Researchers warn that illegal export operations are becoming "significantly more sophisticated" and that criminals fraudulently obtain ship registration numbers to evade maritime sanctions.
C4ADS, a non-profit organization focused on national security issues, has identified several cases where the International Maritime Organization (IMO) was deceived into giving "clean" identification numbers to sanctioned ships.
It makes blacklisted ships appear legitimate, along with the practice of so-called anti-identity laundering. In a detailed report, C4ADS says this results in "unprecedented challenges for maritime regulators and risks undermining global shipping practices."
Researchers have long warned that some ship operators are finding ways to manipulate automatic identification system (AIS) signals by temporarily disguising their true identity or location. In addition, it is known that the physical appearance of ships can also be changed by repainting and structural studies, sometimes in order to mislead the detection technology that uses satellite images of criminals.
However, a ship's IMO number is unique and cannot be changed throughout its service, even if its ownership, flag registration, name, or other details change. Registration with the IMO, therefore, "provides a level of legitimacy that allows the ship to access the regulatory and financial services it needs to operate and operate commercially safely," says C4ADS.
His research reveals that sanctions avoidance operations have found a way to trick IMO into giving a seemingly new and legitimate identity to a ship where no such new ship actually exists. It refers to this new record as the "shell id."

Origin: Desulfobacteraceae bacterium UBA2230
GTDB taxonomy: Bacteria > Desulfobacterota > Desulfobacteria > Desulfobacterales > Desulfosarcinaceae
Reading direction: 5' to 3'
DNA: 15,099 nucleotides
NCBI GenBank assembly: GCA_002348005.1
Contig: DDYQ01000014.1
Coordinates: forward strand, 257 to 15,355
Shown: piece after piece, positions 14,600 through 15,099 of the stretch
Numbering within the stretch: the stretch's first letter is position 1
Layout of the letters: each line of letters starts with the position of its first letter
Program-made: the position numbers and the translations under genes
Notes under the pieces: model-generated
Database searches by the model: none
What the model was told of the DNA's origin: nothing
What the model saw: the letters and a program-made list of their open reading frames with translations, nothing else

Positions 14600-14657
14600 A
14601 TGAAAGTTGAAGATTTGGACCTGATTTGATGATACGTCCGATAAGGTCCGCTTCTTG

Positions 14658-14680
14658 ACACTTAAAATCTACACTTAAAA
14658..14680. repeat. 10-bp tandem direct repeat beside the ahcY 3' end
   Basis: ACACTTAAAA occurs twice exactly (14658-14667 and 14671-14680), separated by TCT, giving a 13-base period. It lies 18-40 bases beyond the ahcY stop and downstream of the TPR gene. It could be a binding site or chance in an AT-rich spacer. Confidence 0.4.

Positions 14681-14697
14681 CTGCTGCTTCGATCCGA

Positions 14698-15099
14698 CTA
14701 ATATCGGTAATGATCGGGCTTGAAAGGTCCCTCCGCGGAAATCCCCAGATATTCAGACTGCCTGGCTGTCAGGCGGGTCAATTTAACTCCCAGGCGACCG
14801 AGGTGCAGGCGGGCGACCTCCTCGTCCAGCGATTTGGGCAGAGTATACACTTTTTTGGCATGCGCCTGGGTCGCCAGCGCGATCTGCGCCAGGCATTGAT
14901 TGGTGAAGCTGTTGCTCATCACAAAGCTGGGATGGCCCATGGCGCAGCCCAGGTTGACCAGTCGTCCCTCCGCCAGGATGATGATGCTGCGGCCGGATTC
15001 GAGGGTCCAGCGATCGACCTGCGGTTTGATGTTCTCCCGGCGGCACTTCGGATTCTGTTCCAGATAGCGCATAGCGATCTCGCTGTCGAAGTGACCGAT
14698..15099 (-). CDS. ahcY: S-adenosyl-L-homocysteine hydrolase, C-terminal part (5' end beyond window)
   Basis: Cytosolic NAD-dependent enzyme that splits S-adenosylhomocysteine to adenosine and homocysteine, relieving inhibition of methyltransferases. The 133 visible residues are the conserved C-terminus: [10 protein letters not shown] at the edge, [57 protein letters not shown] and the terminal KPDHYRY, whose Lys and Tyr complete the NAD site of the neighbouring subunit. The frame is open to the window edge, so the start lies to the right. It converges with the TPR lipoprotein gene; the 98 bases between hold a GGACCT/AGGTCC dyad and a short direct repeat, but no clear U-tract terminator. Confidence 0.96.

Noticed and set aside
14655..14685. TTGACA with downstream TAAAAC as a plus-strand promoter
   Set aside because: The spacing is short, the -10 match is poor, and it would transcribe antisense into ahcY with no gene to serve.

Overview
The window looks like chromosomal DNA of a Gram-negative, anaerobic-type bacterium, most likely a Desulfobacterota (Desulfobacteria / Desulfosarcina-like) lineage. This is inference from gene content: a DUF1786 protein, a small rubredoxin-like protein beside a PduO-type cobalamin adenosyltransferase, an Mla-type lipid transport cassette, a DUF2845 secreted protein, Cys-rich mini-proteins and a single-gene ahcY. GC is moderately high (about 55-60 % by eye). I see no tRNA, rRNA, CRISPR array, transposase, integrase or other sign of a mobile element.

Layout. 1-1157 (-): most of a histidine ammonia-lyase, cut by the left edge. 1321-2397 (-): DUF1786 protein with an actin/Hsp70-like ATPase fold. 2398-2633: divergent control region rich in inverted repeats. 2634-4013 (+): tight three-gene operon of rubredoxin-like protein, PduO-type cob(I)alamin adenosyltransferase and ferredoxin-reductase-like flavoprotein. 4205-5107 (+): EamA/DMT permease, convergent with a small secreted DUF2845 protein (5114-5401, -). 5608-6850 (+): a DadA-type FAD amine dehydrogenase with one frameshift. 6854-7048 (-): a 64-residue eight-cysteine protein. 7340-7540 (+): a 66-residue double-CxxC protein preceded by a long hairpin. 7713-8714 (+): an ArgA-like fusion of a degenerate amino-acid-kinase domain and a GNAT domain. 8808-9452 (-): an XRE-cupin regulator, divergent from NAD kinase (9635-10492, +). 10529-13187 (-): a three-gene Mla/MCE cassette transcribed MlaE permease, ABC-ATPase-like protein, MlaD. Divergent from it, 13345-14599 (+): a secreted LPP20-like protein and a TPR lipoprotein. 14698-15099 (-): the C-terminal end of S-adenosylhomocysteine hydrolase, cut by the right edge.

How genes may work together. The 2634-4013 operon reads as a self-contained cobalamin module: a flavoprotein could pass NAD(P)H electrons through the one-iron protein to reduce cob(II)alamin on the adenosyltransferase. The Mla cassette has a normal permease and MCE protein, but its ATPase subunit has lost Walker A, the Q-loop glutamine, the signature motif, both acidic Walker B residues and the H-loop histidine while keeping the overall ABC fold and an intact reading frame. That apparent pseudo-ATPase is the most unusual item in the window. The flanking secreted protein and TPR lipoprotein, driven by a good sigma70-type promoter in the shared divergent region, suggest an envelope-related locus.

Techniques such as physical identity tampering, such as painting over a ship's original IMO number, and the submission of misleading documents are used to make an application for registration appear legitimate. In some cases, multiple existing ships are included as part of the spoofing process.
Risk for Maritime Trade
In last year, OFAC published a detailed advisory with industry-specific guidance for insurers, financial institutions, shipping companies, and others involved in the seaborne goods trade. Other regulatory bodies have followed suit since then.
This increase in activity has led to warnings that financial institutions that fail to detect illegal activity may be on the receiving end of enforcement action. However, in the case of identity laundering, C4ADS says the direct risk to institutions is not simple.
The regulations call for periodic resubmission of ship photos and other information as a precaution and improvements to the organization's due diligence protocols, including the threat of deregistration for operators who do not comply.
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